With no more than one day left on our United States visa, we leave the States behind us and continue our ride into the last country we’ll visit here in the Americas: Canada! The smoke doesn’t care about borders though and follows us right into Canada as we cycle into Waterton National Park. I dare not ask for rain, since in 2010 I wished for it and it never stopped raining!
As we cycle on a real bicycle path into Waterton NP a car stops next to us: “hey guys, there’s a bear right ahead of you! Maybe 200 meters from here!”. “Thanks for the warning!” Yes, bear number 5! Paul, Jan, Elmar and I group together as we slowly continue, carefully looking around us. Paul and Elmar spot the black bear first, he’s using the bicycle path! How dare he! We shout and it runs off into the bushes before I can grab a pic of the animal. Better luck next time!
The next morning the smoke is even thicker and we decide to continue, since there’s literally nothing to see! It’s time to cycle back to the Great Divide Mountain Bike Route and we set cours for the Crowsnest Pass (another extra divide crossing) and to Sparwood, where we pick up the trail. We leave the asphalt (and the cars behind) and continue on dirt tracks. Near Elkford a landslide prevends us from following the trail and we detour on another logging road; climbing up and overlooking the valley. Both Paul and I spot a ‘bicycle path’ on our GPS’s and we decide to give it a try! Apparently it’s a very little used mountainbike track; in places too narrow and too steep for our loaded bikes, but hey, we want some adventure! Here we go!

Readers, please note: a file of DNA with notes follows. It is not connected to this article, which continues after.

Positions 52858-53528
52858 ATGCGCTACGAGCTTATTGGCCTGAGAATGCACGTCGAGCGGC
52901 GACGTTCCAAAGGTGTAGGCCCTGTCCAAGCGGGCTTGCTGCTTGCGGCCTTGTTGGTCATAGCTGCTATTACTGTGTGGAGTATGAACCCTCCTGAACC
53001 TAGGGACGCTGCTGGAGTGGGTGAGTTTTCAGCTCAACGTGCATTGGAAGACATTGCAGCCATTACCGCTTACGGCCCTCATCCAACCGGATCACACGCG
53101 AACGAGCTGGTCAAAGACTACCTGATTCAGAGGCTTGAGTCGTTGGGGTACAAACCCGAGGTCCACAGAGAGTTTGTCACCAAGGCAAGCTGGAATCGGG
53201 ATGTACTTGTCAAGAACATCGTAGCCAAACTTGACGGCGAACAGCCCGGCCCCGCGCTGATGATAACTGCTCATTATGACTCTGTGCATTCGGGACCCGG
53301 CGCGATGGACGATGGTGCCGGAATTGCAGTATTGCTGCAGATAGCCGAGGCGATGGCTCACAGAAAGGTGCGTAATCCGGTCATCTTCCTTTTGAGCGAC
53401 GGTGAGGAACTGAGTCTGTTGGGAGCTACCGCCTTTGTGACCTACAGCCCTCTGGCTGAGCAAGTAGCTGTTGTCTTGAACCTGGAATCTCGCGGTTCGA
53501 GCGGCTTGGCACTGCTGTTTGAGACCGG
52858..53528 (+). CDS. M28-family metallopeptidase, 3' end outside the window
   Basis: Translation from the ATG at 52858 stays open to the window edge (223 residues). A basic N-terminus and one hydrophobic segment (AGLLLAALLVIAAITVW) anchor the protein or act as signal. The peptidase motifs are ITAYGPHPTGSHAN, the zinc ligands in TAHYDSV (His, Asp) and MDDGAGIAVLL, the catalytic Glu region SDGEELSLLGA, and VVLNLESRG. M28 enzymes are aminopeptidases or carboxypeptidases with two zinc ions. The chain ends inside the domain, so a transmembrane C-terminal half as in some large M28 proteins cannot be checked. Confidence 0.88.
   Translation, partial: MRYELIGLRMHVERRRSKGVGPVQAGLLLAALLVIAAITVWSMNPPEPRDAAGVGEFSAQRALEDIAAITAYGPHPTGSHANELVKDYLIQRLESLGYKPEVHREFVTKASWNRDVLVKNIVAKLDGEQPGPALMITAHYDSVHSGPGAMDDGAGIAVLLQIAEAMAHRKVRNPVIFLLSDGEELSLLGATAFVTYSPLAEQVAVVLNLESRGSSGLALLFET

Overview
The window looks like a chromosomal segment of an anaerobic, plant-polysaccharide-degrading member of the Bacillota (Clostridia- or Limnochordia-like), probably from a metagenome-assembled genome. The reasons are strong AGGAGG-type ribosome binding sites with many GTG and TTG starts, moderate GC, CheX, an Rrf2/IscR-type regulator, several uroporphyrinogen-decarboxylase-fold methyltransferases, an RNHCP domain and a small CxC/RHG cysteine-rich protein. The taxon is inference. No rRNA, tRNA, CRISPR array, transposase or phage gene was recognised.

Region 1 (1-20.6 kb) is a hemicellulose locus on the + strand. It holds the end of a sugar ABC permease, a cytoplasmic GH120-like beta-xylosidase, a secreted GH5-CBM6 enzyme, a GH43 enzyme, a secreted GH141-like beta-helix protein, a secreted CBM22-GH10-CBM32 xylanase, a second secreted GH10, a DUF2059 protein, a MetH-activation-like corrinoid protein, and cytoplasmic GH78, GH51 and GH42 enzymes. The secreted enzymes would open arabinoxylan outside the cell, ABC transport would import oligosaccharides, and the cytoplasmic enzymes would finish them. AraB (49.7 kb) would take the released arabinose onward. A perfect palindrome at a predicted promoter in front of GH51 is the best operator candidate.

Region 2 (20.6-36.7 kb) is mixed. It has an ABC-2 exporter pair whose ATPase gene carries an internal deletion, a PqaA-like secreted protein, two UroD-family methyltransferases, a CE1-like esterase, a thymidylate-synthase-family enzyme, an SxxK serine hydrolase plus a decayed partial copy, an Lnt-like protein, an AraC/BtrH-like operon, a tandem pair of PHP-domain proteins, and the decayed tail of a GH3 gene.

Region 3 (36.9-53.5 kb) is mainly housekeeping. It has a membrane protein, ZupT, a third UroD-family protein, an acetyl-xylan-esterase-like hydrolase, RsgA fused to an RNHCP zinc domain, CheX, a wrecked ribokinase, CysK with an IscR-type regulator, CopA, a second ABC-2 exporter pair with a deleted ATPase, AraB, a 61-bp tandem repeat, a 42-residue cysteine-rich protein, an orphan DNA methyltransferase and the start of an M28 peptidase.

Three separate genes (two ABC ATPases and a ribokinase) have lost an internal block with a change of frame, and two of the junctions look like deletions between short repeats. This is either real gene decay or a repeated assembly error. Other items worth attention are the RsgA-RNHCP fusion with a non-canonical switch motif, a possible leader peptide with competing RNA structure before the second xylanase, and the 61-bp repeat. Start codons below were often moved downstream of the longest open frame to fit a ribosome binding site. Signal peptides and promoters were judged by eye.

The last continental divide crossing of the GDMBR lies just ahead of us and is called the Elkford Pass. It’s a rollercoaster ride up and no cars are allowed on the last steep part. We so romantically cycle between power poles as we cross the monumental marker; no sign, no fanfare, nothing! Just the four of us on a drowsy and smoky day. But, as we set up camp that night it starts to rain a bit and we have good hopes for a clearer view in the morning!
When we wake up, it’s still windy but the smoke seems to have lifted a bit and for the first time we have a somewhat ‘good’ view on the peaks that surround us. I have to say, while cycling along the Spray Lakes reservoir, this part of the GDMBR is one of the most rewarding ones. The landscape is just fenomenal and the track is a single track meandering through the pine forests with some amazing views on the Rockies and the lake…it is, as the Canadians say, just ‘awesome!’